Additional restrictions will be imposed in Dublin on home visits, indoor gatherings and care home visits while wet pubs in the capital will remain closed under the Government’s new, five-level coronavirus plan.
Taoiseach Micheál Martin said the Government’s medium-term Living with Covid-19 plan sets out “how we will live and how we will work with the virus”.
The plan involves a scale of restrictions from Level 1 to Level 5, with Level 5 being the most severe. The different levels can be implemented depending on conditions over the coming months. Currently the country is on Level 2.
Despite Ministers expressing serious concern over a dramatic increase in cases in Dublin in recent weeks, the Cabinet has pulled back from moving the capital to Level 3, instead tailoring a number of extra conditions for the capital without changing the level.
“Current Covid numbers in Dublin are very worrying and the Government today has decided to introduce additional measures (for the capital),” said Mr Martin.
Tánaiste Leo Varadkar said pubs in the rest of the country will reopen as planned on September 21st and that 200 people will be allowed to attend events in large, outdoor stadia, with the possibility of more attending events in a stadium such as Croke Park.
He said the virus incidence has increased ten-fold in Dublin in the past month and unless there are preventative measures there will be “a second wave of hospital admissions, ICU admissions and possible deaths”.
Under Level 2 of the plan, 50 people can attend an indoor wedding, six people can visit a home and 15 people can gather in a garden.
On international travel, the State will adopt the European Union traffic light system which will be finalised in Brussels on October 13th.
Under the EU travel plan, the Government will drop the 14-day period of quarantine for non “green list” countries and instead adopt a system of testing at airports and ports for incoming passengers.
The plan says it will have to ensure this additional testing burden does not impact on the current plans to extend coronavirus testing and tracing.
It was also announced that the Winter Plan Budget would be €600 million, a eight-fold increase on last winter.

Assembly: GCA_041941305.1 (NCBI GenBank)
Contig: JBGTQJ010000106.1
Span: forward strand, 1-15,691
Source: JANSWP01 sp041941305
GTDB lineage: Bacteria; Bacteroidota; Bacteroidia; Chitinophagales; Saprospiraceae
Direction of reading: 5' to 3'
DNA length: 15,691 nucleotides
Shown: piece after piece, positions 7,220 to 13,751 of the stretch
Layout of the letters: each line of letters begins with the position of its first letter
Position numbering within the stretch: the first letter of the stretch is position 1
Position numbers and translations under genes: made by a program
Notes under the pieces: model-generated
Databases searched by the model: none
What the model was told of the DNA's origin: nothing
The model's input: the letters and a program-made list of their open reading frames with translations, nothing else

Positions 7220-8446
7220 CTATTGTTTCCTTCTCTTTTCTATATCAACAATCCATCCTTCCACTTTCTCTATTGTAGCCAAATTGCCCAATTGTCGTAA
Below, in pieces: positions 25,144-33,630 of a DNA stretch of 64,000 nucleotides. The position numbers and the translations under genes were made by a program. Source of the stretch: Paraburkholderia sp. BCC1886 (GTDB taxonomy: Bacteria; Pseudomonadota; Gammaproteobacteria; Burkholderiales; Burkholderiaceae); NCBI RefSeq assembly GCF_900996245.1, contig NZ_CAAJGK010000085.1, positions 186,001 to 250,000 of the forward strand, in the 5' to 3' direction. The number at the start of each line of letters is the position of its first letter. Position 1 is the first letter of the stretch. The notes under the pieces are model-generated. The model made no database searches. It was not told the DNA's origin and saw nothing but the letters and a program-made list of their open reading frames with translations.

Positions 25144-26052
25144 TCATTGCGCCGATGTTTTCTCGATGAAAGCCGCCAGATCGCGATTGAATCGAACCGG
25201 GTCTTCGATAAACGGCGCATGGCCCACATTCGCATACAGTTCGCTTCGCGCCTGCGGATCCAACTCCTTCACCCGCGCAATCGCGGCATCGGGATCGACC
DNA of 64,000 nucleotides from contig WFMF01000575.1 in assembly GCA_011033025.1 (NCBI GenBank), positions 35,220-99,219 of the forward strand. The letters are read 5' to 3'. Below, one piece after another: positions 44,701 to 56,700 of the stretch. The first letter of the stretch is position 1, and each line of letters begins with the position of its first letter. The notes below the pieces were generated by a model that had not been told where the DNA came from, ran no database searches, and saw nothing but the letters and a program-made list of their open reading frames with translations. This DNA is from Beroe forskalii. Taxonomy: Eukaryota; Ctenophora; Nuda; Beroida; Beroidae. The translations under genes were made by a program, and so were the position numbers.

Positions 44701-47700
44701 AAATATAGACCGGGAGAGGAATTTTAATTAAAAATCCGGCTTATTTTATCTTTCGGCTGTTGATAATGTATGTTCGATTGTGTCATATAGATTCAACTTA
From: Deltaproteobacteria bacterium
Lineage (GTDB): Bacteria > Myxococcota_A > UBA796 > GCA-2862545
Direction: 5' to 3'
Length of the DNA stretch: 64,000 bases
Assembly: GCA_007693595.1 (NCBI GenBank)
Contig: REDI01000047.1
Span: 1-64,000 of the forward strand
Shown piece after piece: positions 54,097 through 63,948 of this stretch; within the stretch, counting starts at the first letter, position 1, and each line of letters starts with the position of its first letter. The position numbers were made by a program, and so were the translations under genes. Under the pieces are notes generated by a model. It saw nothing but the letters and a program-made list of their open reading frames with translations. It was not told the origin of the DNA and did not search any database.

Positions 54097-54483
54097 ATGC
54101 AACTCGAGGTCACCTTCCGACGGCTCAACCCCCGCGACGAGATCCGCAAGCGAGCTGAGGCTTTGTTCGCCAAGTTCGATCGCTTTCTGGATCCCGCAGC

“We are actually managing as a country to keep the virus down but it’s a longer haul than we though originally. We have to keep at it but we will get there…. All the combined measures will keep the virus down and protect health and lives,” the Taoiseach said.
Earlier on Tuesday, Minister for Foreign Affairs Simon Coveney said officials wanted to ensure “trends they see in Dublin which is a rapid increase in the virus do not spread to the rest of the country.”
Minister for Health Stephen Donnelly, speaking on his way into the Cabinet meeting, said the new measures would be about “how we take the lead from public health doctors to do what we know works to stop this virus, to allow people to live their lives and protect the health care system, keep the schools open, protect jobs, protect lives. That’s what today will be all about”.
New official health figures show that Covid-19 infections in Dublin are continuing to rise. There are have been 95.1 cases of the disease for every 100,000 people in Dublin based on 14-day incidence rates, considerably higher than the next county, Louth, with 66.7 cases per 100,000.
Overall, the incidence rate nationally stands at 50 cases per 100,000, according to new statistics published by the Health Protection Surveillance Centre on Tuesday morning.
Another 208 confirmed coronavirus cases were reported by the National Public Health Emergency Team on Monday night, including 108 in Dublin. There were no new deaths.
The number of hospitalised patients has grown from 36 to 60 since the start of the month, while the number in intensive care has increased from six to 11.